Carrots are purple or white root vegetables which come from Afghanistan. What?! Well, they were! Then a few hundred years ago, clever farmers in the Netherlands bred orange ones to honour the House of Orange, the Dutch Royal Family. During the Second World War, British gunners were shooting down German planes at night, and to cover up the use of their secret radar technology the RAF circulated a story about their pilots eating loads of carrots. So unfortunately carrots aren’t the magic answer to having night vision, but eating them will help to keep your eyes healthy thanks to their beta-carotene content.
Carrots are high in beta-carotene, this is the pigment that gives them the strong orange colour. Enzymes in the body convert beta-carotene into retinol, a form of vitamin A that is essential for eye health.
You want a strong orange colour but look out for brown spots on the carrots.
To store bagged whole carrots, keep in the bag in the fridge for over a week. For bunched carrots, make sure you remove the green tops before storing in the fridge.
Carrots are great on their own raw or when roasted, boiled, steamed or stir fired. Try adding a couple to mashed potato for extra flavour and colour or grate them into soups and salads.
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Here are some of our favourite ways to engage kids with carrots:
Find your go-to meals in our family favourites section and see what veggies work best with them.
The moments before food is offered can be a perfect opportunity for engagement that can help make it more likely a child will eat it!
The first thing to do is remove the pressure. If the veg doesn’t get eaten, it’s not the end of the world. There will be other days, other dinners, other chances. Fun is key here – try not to worry about mess, perfect table manners, or playing with food. Instead, focus on making the process of getting the food to the plates, readying the table, and the actual eating relaxed.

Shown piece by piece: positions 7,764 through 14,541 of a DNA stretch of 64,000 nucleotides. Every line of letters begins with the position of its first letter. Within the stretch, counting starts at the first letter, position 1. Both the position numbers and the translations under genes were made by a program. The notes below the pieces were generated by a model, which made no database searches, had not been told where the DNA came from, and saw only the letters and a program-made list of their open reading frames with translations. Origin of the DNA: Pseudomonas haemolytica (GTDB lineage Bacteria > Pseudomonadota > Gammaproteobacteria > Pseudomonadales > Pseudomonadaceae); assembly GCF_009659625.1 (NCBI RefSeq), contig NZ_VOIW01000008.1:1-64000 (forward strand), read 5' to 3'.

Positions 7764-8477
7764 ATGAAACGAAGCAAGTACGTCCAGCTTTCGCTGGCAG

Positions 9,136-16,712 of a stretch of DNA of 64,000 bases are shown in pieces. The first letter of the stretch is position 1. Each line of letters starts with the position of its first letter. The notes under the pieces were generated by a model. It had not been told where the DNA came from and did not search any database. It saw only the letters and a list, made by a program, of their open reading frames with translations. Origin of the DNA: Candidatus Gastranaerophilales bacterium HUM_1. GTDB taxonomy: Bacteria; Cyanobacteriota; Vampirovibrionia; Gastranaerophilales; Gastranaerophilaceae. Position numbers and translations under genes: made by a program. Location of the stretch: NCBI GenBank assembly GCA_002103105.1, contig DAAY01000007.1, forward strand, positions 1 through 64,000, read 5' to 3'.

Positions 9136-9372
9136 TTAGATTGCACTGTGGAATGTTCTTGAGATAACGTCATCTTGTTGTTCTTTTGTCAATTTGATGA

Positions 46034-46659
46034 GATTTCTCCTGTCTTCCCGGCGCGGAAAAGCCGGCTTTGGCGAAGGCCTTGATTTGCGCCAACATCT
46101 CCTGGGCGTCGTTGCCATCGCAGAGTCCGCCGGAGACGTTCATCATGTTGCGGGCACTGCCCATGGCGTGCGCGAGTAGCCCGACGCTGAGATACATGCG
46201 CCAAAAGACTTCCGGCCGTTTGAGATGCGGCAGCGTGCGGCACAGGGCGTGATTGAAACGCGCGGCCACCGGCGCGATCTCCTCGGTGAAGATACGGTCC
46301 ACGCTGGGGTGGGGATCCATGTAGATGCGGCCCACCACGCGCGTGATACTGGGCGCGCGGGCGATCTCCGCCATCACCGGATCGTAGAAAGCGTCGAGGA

The best principles for success here are the Three Rs (role modelling, rewarding, re-offering) which you can read about here.
But there is one more way you can serve for success, and that is giving your child a role. You don’t have to do this every time, just encourage them in their strengths through it when you can.
Here are some of our favourite ideas:
Design a menu
Come up with a silly name or story for a dish
Help with making a meal plan and choosing veg for dinners or snacks
Help to serve up the meal on dishes, lay the table or create a centrepiece to be involved in the physical ‘serving up’ process
The Wonderful World of Veg
Check out our vegepedia. When to buy in-season. How to store them to keep for longer. How to engage children with each veg, and simple ideas of how to prepare and cook them for maximum taste and minimum waste. Select a veg…